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A Pretty Okay Daft Punk Video: What I Thought of the New Tron Movie

In Movies, Music, Science Fiction on December 19, 2010 at 7:04 pm

Given that I had a previous post on Tron, I feel bound to offer up a few thoughts about the new movie, which I saw last night.

It was highly adequate. There were a few good thing about it, and a few less good things as well. I’m just going to do a rundown of them. Spoilers ahoy!

Good Stuff:

-Jeff Bridges. Had Bridges not appeared as Flynn, the movie would have very little reason to exist. His being there made it seem more like a “real” Tron movie, and not just an attempt to cash in on geeky nostalgia (even though it is totally that). I loved it that Bridges played the older Flynn as basically an all-purpose Jedi/Buddha/Jesus/The Dude sort of character, an old man with crazy powers in the Grid akin to that of some kind of wizard/god. Also, seeing him digitally de-aged was a neat party trick. I’m sure that it will look terrible and dated in five years, but I enjoyed it for the time being.

-The movie is beautiful. Stunning. Shiny. Dazzling. Electrifying. It is an eye-poppingly wonderful calvacade of cool visuals. The lights and sets and costumes are all fantastically extravagant and orderly all at once. The aesthetic of Tron seems to be that there is a profusion of energy and color, and it is all tightly controlled. It is ecstatically mechanistic, like a choreographed rave. I wish there was a more positive word for “soulless” because the machine-world of Tron is soulless and gorgeous in the best way possible.

-Likewise, the soundtrack by Daft Punk is excellent. There are very few movies where, upon hearing the soundtrack, I think “I would like to hear that in a context outside of this movie.” This was one of them.

-References to other films were nice. Flynn’s apartment outside of the Grid resembles the apartment at the end of 2001, and at one point he quotes War Games saying “the only way to win is to not play.” Bridges also seemed very conscious of his most famous character, The Dude, and put more than a little Big Lebowski flavor into Flynn.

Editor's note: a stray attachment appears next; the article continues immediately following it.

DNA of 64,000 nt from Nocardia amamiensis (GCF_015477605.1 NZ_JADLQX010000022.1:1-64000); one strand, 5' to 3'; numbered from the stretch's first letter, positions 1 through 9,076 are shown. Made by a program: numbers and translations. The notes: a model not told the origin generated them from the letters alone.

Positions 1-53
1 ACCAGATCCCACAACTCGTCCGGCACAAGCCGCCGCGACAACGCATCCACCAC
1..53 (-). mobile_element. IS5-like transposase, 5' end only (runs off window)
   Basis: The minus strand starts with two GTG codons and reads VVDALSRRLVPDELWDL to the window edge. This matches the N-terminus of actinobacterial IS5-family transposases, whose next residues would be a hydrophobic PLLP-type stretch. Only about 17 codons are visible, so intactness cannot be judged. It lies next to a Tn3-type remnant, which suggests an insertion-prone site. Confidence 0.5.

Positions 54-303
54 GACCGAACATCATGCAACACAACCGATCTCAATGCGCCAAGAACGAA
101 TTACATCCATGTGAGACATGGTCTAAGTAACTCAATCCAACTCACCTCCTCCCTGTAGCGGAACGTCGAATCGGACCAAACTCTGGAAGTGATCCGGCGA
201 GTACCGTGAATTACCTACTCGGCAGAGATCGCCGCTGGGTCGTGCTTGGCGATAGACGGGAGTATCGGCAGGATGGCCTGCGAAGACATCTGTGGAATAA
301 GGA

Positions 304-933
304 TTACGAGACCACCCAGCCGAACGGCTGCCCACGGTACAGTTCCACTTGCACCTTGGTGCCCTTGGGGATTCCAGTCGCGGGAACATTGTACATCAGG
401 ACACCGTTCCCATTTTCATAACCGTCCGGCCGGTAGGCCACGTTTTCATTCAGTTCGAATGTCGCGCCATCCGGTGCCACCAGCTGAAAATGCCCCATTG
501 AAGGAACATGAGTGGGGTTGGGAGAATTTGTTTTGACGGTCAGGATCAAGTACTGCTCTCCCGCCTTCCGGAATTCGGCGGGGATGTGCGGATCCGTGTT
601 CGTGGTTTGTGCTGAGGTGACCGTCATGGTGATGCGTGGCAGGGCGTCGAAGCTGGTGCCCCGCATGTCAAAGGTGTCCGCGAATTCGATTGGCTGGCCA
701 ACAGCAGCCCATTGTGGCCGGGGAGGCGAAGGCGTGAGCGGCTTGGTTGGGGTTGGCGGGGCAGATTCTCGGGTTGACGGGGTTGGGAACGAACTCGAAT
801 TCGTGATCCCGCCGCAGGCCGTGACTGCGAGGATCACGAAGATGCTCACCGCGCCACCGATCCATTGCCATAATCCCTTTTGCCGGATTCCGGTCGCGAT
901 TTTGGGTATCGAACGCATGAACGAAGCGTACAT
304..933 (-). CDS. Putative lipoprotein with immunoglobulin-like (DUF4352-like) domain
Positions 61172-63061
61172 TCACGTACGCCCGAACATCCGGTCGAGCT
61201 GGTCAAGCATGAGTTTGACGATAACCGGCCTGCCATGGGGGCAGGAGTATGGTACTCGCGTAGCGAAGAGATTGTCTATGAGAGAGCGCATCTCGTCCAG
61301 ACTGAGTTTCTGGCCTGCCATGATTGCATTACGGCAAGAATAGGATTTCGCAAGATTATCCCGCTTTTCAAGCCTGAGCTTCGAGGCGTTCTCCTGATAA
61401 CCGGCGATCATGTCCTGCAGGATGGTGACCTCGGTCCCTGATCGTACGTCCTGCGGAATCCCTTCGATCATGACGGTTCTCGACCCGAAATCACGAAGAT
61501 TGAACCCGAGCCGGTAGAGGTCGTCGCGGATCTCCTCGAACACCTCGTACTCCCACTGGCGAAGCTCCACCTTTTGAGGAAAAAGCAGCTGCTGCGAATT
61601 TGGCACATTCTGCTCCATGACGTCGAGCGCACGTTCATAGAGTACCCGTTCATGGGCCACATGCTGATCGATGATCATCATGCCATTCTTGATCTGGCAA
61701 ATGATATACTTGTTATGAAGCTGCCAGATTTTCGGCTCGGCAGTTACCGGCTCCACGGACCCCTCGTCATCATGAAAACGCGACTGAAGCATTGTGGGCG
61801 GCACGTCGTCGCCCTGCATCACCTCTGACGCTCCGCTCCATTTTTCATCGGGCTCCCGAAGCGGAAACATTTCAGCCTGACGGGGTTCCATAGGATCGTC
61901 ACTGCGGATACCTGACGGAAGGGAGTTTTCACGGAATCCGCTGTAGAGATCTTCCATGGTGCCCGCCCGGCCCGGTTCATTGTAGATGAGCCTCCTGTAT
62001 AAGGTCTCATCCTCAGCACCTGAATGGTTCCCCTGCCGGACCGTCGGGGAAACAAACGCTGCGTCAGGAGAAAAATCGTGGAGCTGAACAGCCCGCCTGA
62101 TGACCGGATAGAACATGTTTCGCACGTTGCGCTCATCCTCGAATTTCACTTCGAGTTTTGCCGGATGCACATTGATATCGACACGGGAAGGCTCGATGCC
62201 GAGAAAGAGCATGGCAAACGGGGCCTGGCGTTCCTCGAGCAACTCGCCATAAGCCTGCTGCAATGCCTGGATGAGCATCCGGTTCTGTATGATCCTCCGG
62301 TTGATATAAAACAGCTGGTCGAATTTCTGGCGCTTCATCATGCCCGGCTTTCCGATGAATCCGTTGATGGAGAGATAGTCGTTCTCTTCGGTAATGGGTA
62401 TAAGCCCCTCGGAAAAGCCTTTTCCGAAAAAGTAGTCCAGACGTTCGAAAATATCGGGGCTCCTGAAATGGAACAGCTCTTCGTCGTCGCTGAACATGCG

…And that, unfortunately, kind of does it for the really good stuff.

Less Than Good Stuff:

-The action sequences hit their marks, but they weren’t all that thrilling or memorable. While I didn’t find myself groaning or disliking them, they weren’t incredible.

-Garrett Hedlund, the guy who played Sam Flynn, was dry, bland, and didn’t really seem like his father’s son. He was too preppy and well-coiffed, too much of a nice, clean leading man. Also, the part where he parachutes off of the skyscraper is just dumb.

-Olivia Wilde (Quorra) also didn’t thrill me, but she was very nice to look at.

-I didn’t imagine I’d ever think, while watching a movie, that it needed more Bruce Boxleitner. Tron: Legacy, though really did need precisely that. Tron himself appears several times in the movie, but always wearing a black face mask that completely obscures his features. Normally, I’d just think that this was the kind of cheap trick that a director would use if they couldn’t get a given actor for their movie, but Boxleitner appears as Tron’s creator, Alan, early in the film. He also shows up as Tron in a flashback. He could have totally whipped off the mask for a big dramatic reveal! I was expecting that. Not having that there was strange and aggravating.

-Oftentimes, the movie was way too talky and self-important. Instead of dramatic it seemed staid.

-The filmmakers seem to have forgotten that Tron is supposed to happen inside of a computer. The Grid is portrayed as a kind of alternate dimension. In the original film, Tron & Co. were inside of a specific computer system. They don’t explicitly contradict this, but it bugged me somewhat.

All in all, the movie wasn’t great unless you were already a Tron fan, and even then, it was only kind of okay. I’m sort of nervous that the franchise (which had once been a nice little piece of cult nostalgia) is going to get crushed under a new wave of sequels and spin offs. I saw Star Wars get revived, only to be crushed to death by its resurrection. That franchise is in a state of deeper necrosis than it ever was precisely because things were added to it. I don’t want the same thing to happen to Tron.

On the other hand, I did love all the pretty glowy lights set to Daft Punk.

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